Peace Bonds in Ontario

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[The following information regarding peace bonds in Ontario is drawn from the Steps to Justice website . Links to the website are included with each of the four steps]

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Should I sign a peace bond to deal with my criminal case?

This question has an answer and 4 steps
Reviewed:  December 1, 2017

Answer

A peace bond is an order made in a criminal law court by a judge or justice of the peace to protect someone who has a reasonable fear that you will:

  • hurt them, their spouse, their common-law partner, or their child
  • damage their property
  • distribute or share an intimate image or video of them without their permission

A peace bond requires you to keep the peace and be of good behaviour. This means you must not do anything to break the law. You may also have to follow other conditions the court thinks are necessary to prevent further harm. For example, you may not be allowed to contact the person or visit certain places.

Types of peace bonds

There are two types of peace bonds:

  • a section 810 peace bond, which can’t last more than 1 year
  • a common law peace bond, which can last more than 1 year

Section 810 peace bonds are the most common. They are sometimes called a s.810 recognizance.

Peace bonds in criminal cases

The Crown may offer you a peace bond to deal with your criminal charges if you agree to sign a peace bond. If you agree to the peace bond, they won’t pursue your criminal charges.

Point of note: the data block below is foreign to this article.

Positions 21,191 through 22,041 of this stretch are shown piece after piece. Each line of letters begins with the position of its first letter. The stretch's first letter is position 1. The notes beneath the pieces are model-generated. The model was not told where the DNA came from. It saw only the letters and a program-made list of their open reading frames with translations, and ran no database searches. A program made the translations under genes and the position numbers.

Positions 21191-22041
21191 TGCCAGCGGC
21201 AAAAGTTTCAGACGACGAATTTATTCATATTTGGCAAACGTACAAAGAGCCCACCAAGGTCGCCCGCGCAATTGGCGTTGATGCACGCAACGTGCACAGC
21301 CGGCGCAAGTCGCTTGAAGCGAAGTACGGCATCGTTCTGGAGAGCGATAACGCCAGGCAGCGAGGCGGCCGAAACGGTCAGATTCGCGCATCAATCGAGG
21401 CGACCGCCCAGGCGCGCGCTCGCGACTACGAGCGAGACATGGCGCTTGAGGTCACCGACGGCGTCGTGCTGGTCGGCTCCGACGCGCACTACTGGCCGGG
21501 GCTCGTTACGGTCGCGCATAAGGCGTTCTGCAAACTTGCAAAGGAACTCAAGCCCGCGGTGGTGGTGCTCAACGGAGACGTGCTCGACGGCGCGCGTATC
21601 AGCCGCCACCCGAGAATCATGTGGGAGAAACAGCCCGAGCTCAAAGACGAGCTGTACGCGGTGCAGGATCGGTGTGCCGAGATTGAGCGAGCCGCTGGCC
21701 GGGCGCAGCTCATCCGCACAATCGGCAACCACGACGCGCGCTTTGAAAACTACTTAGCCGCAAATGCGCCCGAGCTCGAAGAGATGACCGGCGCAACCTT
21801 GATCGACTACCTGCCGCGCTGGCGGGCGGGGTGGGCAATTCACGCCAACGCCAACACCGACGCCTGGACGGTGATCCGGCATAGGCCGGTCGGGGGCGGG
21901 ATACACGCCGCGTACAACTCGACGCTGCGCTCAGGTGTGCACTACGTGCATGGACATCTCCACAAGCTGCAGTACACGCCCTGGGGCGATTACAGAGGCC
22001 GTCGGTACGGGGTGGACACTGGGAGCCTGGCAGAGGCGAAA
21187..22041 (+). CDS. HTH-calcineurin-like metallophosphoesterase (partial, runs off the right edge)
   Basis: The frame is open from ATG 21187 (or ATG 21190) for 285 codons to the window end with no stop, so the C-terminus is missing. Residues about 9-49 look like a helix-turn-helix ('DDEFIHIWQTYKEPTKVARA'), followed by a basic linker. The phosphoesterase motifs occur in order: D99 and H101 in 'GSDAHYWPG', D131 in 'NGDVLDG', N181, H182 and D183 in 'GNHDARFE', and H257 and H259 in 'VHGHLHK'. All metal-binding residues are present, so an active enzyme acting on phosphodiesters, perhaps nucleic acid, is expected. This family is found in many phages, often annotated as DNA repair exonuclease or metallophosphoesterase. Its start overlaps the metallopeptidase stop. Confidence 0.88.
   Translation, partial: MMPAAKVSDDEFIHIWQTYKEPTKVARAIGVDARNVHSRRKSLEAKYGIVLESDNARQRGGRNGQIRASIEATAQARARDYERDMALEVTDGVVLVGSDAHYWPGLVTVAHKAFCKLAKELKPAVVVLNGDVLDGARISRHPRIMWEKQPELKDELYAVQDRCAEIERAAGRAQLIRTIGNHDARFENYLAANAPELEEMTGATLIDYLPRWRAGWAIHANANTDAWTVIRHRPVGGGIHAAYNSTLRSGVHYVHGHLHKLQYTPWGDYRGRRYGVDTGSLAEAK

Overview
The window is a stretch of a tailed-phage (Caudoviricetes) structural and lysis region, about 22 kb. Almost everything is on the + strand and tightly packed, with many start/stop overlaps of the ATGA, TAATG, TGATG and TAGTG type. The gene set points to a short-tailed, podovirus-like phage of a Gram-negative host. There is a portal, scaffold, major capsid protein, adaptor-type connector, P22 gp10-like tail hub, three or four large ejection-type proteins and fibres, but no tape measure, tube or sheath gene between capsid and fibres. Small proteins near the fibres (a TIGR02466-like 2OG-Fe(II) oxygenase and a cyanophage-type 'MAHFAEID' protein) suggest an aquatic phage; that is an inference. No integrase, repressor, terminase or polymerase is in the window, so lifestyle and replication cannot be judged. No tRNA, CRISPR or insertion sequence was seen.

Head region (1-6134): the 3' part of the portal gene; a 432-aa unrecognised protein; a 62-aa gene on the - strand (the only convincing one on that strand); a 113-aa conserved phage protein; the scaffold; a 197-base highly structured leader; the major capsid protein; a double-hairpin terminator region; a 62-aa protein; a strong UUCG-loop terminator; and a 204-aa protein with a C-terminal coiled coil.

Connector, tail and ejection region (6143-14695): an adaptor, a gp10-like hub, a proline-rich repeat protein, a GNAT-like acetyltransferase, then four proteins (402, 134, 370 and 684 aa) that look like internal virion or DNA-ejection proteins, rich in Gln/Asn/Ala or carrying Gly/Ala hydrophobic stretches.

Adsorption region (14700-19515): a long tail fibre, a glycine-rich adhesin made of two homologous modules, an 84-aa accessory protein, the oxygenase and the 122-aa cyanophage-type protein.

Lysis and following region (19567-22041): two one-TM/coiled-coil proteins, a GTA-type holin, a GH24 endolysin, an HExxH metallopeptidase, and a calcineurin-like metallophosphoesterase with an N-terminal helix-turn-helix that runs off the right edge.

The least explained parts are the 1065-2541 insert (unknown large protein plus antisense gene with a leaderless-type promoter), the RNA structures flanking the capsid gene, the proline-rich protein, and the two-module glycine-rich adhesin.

It’s your choice whether to agree to the peace bond. You don’t have to accept the Crown’s offer.

The Crown’s offer to deal with your charges in this way is called a resolution position.

Enforcement

If you have a peace bond, it can be enforced anywhere in Canada. Most peace bonds last for up to 1 year.

If you don’t follow the conditions of your peace bond, you can be charged with disobeying an order of the court or breach of recognizance. These are both criminal offences. You may also have to pay the court the money you promised as a security.

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Should I sign a peace bond to deal with my criminal case?

This question has an answer and 4 steps

1. Decide if you should agree to a peace bond

The Crown may offer you a peace bond to deal with less serious criminal charges like minor assault, criminal harassment, and domestic assault. The Crown will offer to withdraw or stay your charges if you agree to the peace bond.

Consider your options

Here are some reasons a peace bond may be a good option for you:

  • You do not go to trial.
  • You will not be convicted of a crime if you follow the conditions in the peace bond.

Here are some reasons a peace bond may not be a good option for you:

  • You must follow the conditions in the peace bond for as long as it’s active, which is usually 1 year.
  • You do not agree with a condition of the peace bond.  If you are charged with breach of a condition, you usually cannot defend the breach by arguing that you did not agree with the condition.
  • While it’s active, the peace bond appears on specific types of police record checks.
  • The peace bond may stop you from volunteering or working with vulnerable people. For example, you may not be allowed to work with children or senior citizens.

When you agree to a peace bond, you are not admitting that you committed an offence. But, you must be willing to admit to the court that it is reasonable for the complainant to be afraid of you. If you’re not willing to do this, you can’t agree to the peace bond.